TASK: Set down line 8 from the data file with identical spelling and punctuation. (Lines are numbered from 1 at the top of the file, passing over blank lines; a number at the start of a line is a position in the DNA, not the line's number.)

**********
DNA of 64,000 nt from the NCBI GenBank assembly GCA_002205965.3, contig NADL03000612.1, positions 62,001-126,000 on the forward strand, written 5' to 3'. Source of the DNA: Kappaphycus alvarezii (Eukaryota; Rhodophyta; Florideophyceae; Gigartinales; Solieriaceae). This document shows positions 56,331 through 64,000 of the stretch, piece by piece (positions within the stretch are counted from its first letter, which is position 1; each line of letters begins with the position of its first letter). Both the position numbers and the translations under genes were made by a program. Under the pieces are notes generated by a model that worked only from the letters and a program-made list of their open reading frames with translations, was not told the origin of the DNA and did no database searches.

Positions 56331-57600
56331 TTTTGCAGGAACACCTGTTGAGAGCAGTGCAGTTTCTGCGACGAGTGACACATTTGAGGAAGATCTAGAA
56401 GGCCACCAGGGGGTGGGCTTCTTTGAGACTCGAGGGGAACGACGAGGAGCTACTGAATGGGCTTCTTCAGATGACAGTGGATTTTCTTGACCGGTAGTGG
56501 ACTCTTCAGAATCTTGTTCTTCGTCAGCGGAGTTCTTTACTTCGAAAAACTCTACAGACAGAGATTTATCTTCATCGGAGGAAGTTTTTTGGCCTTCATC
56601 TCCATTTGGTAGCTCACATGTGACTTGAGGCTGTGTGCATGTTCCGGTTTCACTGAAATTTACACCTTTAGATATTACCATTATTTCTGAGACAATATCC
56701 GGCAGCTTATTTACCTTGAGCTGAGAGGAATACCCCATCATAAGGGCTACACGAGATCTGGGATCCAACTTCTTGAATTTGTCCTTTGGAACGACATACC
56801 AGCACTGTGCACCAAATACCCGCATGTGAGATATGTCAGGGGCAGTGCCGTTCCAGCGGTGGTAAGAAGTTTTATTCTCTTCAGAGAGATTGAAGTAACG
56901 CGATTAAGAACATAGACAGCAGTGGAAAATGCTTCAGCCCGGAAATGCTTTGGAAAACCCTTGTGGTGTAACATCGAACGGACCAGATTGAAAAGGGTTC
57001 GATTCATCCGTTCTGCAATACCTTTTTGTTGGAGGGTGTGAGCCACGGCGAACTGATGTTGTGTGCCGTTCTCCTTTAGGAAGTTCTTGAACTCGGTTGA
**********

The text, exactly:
56801 AGCACTGTGCACCAAATACCCGCATGTGAGATATGTCAGGGGCAGTGCCGTTCCAGCGGTGGTAAGAAGTTTTATTCTCTTCAGAGAGATTGAAGTAACG